Mr. Smith: As I have said, we had already made good progress by 2001, and I am confident that the other steps we have taken—not least the increase of £3.50 a week in the child element of the tax credit, benefiting more than 7 million poor children—will enable us to make further progress.

Of course we can learn from other European countries, just as they have much to learn from us about labour market flexibility. Social solidarity and fellow feeling for all citizens in our country—the feeling that poverty, particularly child poverty, is an evil that must be eliminated—should mobilise public opinion not just among those who support our party, but among those who support all parties in the House.

16. Ms Gisela Stuart (Birmingham, Edgbaston) (Lab): What assessment he has made of progress in reducing child poverty. [146797]

17. Hugh Bayley (City of York) (Lab): What progress the Government has made in reducing the number of children living in poverty; and what measures it will take to reduce it further. [146799]

The Parliamentary Under-Secretary of State for Work and Pensions (Mr. Chris Pond): As a result of our policies, there are now half a million fewer children living on relatively low incomes than in 1997. Had we done nothing, a million and a half more children would have been in poverty. We are on course to meet our target to reduce the number of children in low-income households by a quarter by 2004–05.

Ms Stuart: Can the Minister give us some idea of how many parents with care will benefit from the child maintenance premium?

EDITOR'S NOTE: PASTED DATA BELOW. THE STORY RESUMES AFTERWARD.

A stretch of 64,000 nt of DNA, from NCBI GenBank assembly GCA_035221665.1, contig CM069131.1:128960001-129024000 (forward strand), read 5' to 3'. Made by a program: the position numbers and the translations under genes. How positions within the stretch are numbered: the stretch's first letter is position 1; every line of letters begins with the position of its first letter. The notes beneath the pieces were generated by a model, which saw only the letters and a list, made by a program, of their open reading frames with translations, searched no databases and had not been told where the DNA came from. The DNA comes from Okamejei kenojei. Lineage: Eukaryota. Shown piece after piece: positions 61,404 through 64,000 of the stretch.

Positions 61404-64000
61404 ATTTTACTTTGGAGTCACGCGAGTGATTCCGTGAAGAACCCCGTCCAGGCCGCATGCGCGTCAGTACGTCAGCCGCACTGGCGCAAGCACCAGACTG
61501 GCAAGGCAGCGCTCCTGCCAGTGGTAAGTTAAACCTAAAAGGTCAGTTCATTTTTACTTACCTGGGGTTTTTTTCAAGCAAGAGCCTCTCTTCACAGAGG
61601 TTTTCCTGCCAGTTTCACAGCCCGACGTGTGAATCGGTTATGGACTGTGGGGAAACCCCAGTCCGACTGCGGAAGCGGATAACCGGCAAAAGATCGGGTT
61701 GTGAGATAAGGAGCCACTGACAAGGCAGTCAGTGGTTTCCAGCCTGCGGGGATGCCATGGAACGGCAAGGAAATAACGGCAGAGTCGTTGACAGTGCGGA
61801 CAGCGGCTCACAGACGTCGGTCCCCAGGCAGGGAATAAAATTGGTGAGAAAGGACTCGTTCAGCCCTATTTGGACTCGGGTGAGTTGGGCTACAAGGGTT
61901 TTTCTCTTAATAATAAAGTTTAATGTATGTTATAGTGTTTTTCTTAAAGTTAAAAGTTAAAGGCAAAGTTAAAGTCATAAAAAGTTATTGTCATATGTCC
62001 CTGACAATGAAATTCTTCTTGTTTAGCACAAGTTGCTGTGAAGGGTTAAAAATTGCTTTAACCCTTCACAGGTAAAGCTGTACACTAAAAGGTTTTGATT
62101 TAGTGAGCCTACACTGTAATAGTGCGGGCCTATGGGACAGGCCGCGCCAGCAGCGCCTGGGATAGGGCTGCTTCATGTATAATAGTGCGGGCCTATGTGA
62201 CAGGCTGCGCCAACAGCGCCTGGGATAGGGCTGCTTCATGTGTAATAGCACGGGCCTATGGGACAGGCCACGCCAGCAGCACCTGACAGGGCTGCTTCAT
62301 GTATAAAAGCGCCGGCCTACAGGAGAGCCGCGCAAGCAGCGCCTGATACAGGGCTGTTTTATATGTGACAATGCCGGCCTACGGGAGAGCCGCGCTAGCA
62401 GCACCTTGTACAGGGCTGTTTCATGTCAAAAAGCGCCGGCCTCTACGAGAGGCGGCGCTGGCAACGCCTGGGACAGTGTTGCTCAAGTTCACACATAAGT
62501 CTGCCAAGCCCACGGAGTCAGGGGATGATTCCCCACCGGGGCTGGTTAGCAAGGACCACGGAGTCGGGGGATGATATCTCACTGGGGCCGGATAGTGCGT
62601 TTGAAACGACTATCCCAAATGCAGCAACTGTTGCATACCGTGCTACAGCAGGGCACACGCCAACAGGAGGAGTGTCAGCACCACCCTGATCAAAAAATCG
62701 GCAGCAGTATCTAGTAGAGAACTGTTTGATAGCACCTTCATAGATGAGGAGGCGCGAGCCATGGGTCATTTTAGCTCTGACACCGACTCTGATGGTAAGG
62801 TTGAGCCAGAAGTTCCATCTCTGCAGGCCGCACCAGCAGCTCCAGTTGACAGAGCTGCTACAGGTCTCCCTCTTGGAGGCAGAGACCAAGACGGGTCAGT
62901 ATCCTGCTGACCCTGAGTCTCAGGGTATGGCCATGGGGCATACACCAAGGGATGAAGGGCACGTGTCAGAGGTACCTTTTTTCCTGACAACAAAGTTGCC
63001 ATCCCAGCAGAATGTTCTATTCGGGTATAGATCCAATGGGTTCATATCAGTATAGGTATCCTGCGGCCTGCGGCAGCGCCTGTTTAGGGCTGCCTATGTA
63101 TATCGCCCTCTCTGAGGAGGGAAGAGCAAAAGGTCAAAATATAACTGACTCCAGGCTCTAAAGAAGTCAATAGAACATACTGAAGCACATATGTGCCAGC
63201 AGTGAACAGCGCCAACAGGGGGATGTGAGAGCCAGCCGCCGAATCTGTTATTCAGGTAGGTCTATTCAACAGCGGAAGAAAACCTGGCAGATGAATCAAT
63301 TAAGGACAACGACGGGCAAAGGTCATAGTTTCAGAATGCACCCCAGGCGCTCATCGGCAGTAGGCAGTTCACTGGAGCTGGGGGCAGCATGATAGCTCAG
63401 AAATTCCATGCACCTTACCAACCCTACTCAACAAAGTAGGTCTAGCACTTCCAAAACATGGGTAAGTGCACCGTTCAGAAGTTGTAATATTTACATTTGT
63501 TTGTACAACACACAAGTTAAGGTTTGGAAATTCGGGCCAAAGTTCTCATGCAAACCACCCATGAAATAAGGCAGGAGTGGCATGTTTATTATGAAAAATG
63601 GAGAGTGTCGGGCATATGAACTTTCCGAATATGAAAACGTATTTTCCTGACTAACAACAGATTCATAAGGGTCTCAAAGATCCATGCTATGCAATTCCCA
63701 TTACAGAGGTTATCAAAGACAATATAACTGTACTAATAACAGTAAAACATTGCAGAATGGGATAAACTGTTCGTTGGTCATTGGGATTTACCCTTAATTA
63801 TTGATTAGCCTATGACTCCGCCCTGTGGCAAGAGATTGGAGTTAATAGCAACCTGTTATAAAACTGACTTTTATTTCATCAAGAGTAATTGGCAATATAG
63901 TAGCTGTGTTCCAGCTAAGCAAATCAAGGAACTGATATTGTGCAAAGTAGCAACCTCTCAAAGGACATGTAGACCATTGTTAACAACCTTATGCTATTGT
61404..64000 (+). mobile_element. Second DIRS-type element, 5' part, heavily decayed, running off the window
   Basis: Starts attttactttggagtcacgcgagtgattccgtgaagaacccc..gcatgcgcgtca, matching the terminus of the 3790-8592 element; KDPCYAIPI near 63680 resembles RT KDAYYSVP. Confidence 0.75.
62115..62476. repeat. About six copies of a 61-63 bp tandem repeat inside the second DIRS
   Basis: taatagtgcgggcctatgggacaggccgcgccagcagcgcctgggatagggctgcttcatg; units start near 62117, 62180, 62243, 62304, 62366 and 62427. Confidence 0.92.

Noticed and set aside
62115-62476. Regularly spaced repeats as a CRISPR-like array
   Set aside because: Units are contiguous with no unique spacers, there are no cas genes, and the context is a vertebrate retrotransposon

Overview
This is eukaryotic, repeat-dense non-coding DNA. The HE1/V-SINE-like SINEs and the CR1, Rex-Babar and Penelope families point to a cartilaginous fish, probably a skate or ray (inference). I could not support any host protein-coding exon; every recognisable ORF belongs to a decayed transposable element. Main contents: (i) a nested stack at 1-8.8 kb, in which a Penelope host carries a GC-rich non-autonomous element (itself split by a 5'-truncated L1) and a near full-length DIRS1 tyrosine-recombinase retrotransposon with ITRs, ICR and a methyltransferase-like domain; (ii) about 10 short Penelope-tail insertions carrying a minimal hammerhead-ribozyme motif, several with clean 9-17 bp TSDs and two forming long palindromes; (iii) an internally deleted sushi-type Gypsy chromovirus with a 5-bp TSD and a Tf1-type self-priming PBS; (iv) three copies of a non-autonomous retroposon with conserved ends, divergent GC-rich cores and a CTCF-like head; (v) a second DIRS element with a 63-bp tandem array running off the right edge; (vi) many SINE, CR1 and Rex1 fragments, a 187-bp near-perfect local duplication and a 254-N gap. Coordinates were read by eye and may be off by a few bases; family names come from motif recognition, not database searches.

Mr. Pond: As my hon. Friend knows, our child support reforms have led to a considerable increase in the number of parents with care who receive the premium. The figures are available in the Library—[Interruption]—but no, not in my briefing.

My hon. Friend also knows that the purpose of the reforms is to make a real contribution to the meeting of our target for dealing with child poverty.

Hugh Bayley: When does the Department intend to spend the extra £1 billion announced in the pre-Budget

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report on measures to reduce child poverty? What impact does he think those extra measures will have in reducing the number of children living in poverty?

Mr. Pond: My right hon. Friend the Secretary of State has already mentioned the £3.50 increase in the child element of the tax credit, which will benefit more than 7 million children. That means that total spending on financial support for children will have increased by £10 billion in real terms since 1997, which we expect to help us achieve our public service agreement target of reducing the number of children in low-income households by a quarter by 2004–05.